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How Does Ventilation Prevent COVID Spread? SOP for Homes, Offices

Good ventilation reduces the risk of COVID transmission. But how can you ensure this at home and office?

Updated
F.A.Q
4 min read
The ideal flow of air to prevent indoor transmission.
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The Government of India on Thursday, 20 May, released new guidelines to stop the transmission of COVID-19 via aerosols and droplets, the key transmission mode of the SARS-CoV-2 that can travel through the air up to 10 metres.

The advisory from the office of the Principal Scientific Adviser stated that the droplets released by an infected person can land on various surfaces and that the virus can survive for a long time.

So, what are some of the effective ways to increase ventilation? Here’s what the guidelines say.

What does the advisory say about aerosols and droplets with regards to COVID transmission?

The advisory elaborated that aerosols and droplets are the key transmission modes of the coronavirus. While saliva droplets usually fall within two metres from the infected person, aerosols can be carried through the air up to 10 metres.

“Just as odour can be diluted in the air by opening windows and doors and using exhaust systems, ventilating spaces with improved directional airflow decreases the accumulated viral load in the air, reducing the risk of transmission,” the Office of Principal Scientific Adviser stated.

What does ventilation have to do with COVID-19 transmission?

According to the guidelines released by the government:

  • COVID-19 transmission occurs through saliva and nasal discharge, and aerosol.
  • In a closed, un-ventilated indoor space, droplets and aerosols become concentrated quickly and greatly increase the risk of transmission to others in the area.
  • In outdoor areas, the virus particles get dispersed fast, and the dangerous concentration of the virus can be reduced by making sure that outside air flows in.

How can ensure my home is well ventilated?

  • Keep doors and windows open.
  • Fans should not be placed in a way that could cause contaminated air to flow directly onto someone else.
  • Installing an exhaust fan is extremely important.
  • You can also turn a pedestal fan to face outdoors to turn it into an exhaust fan. This creates the ideal flow of air for protection from indoor infection.
The ideal flow of air to prevent indoor transmission.
The ideal flow of air to prevent indoor transmission.
(Photo Courtesy: Ministry of Health and Family Welfare)
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How can I improve ventilation in the workspace?

  • Having the AC switched on and windows and doors shut traps infected air inside the room. This increases the risk of transmission.
  • Even if the AC is on, keep your windows and doors ajar so that clean air can come in.
  • Add a gable or exhaust fan for maximum air circulation.
Good ventilation in the workplace.
Good ventilation in the workplace.
(Photo Courtesy: Ministry of Health and Family Welfare)

My office has a centralised AC system. How can I ensure ventilation there?

  • You can use roof ventilators and HEPA/regular filters for centralised AC systems in offices, malls, and auditoriums.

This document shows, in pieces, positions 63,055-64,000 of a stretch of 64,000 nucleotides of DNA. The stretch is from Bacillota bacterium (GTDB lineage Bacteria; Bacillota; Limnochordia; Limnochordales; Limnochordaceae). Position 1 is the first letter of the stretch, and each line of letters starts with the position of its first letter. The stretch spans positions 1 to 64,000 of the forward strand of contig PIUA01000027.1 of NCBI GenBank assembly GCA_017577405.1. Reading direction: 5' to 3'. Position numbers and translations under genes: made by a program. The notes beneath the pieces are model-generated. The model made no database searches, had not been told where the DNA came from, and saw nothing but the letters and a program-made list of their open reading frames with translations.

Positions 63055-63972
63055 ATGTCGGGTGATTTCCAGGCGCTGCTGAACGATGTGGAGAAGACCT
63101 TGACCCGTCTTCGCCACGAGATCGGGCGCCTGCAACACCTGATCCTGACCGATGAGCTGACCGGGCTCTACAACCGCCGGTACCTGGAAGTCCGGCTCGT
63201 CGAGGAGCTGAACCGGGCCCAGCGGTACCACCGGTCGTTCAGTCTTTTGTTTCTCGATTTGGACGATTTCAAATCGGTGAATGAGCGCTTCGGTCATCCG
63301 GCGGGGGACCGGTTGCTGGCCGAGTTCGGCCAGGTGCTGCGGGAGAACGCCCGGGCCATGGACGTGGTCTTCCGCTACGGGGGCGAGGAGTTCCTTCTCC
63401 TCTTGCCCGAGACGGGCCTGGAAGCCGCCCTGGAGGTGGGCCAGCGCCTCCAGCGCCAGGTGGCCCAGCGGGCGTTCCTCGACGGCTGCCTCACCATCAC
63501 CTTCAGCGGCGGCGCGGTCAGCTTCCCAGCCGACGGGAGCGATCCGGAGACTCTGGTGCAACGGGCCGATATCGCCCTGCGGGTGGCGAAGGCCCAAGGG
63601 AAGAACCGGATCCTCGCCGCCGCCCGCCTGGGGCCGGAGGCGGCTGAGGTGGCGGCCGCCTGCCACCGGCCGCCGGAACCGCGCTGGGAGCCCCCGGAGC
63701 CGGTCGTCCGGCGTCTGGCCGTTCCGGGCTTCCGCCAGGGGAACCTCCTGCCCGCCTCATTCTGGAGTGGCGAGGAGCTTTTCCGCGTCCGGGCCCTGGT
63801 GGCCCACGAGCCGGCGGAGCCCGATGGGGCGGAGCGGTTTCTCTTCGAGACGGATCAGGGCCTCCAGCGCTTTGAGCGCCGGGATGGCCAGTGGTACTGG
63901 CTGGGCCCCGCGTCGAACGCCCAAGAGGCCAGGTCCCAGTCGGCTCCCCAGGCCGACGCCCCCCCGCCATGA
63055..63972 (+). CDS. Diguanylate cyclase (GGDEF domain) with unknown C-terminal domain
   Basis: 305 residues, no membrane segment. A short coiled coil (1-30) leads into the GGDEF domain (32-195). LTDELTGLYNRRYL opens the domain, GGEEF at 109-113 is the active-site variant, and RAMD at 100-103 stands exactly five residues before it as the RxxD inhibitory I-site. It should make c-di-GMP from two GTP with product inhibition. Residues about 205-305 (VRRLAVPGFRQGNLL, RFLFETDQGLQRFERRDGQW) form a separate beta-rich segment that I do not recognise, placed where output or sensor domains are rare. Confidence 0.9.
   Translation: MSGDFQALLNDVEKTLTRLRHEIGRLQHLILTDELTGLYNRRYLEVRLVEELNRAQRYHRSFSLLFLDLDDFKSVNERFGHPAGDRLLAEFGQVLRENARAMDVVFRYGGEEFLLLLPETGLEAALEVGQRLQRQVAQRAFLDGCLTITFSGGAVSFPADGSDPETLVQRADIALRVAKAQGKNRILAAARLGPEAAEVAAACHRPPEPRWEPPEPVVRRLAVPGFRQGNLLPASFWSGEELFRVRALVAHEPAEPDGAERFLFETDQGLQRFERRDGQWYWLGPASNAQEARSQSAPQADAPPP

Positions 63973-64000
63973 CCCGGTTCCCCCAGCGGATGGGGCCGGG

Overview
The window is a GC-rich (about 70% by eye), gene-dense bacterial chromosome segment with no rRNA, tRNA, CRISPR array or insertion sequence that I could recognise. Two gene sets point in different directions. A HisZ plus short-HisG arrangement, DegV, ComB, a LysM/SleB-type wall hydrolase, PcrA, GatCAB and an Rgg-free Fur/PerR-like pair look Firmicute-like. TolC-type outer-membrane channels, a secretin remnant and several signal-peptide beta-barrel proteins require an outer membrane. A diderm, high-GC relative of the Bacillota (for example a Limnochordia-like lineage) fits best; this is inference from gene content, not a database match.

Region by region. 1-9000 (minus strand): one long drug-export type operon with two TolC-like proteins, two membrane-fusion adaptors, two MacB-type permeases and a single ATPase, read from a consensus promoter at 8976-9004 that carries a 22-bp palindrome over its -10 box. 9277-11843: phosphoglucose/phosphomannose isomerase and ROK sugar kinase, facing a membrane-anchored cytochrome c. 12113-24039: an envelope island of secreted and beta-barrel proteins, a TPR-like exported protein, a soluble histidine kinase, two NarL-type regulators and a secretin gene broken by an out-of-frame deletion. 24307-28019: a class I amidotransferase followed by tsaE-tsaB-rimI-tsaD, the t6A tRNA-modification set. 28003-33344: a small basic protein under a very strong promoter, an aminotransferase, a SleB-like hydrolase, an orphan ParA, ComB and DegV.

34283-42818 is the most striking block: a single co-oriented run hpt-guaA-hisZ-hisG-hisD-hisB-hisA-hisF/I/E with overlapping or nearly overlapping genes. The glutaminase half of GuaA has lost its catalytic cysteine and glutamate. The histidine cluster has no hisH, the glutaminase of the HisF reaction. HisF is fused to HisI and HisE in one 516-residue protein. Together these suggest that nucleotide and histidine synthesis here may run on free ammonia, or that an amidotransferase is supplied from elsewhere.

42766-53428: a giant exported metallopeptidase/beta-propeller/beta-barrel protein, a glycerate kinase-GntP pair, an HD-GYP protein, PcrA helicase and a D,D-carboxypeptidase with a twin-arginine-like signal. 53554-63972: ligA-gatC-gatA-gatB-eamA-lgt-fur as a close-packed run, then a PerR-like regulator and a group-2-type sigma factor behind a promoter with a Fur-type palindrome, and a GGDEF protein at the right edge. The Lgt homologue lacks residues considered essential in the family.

• The filters must be regularly cleaned and replaced.
  • Make sure the filter fit is appropriate and that it is within the recommended service life.
Good ventilation for centralised AC systems.
Good ventilation for centralised AC systems.
(Photo Courtesy: Ministry of Health and Family Welfare)
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What do the guidelines say about while using public transport?

  • Ensure that windows and doors in buses and trains are opened to improve airflow.
  • AC buses and trains must have an exhaust system.
(Photo Courtesy: Ministry of Health and Family Welfare)
(Photo Courtesy: Ministry of Health and Family Welfare)
PSA Advisory to Prevent Transmission of SARS-CoV-2 virus  

How can ventilation be improved in hutments?

  • Add a jaali (net) or any other simple air outlet to improve directional airflow.
  • Install an exhaust fan next to the jaali or outlet.
  • It is advised that gram panchayats should install these jaalis or other air outlets along with exhaust fans in homes that do not have cross ventilation.
Good ventilation in hutments.
Good ventilation in hutments.
(Photo Courtesy: Ministry of Health and Family Welfare)
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A COVID positive person is isolated in my home. How can I improve ventilation for them?

  • According to WHO, the infected individual should stay in a separate room. If this is not possible, other members of the house should keep at least one-metre distance from the patient.
  • Choose a room with an air extractor or exhaust fan for the patient to isolate in, if possible.
  • Open doors and windows on both sides of the room to increase cross ventilation.
  • If possible, block the airflow from the infected person’s room towards the rest of the house.
  • You may use a standalone air cleaner with a MERV14/F8 filter. However, this is not a replacement for ventilation.

(The Quint is available on Telegram. For handpicked stories every day, subscribe to us on Telegram)

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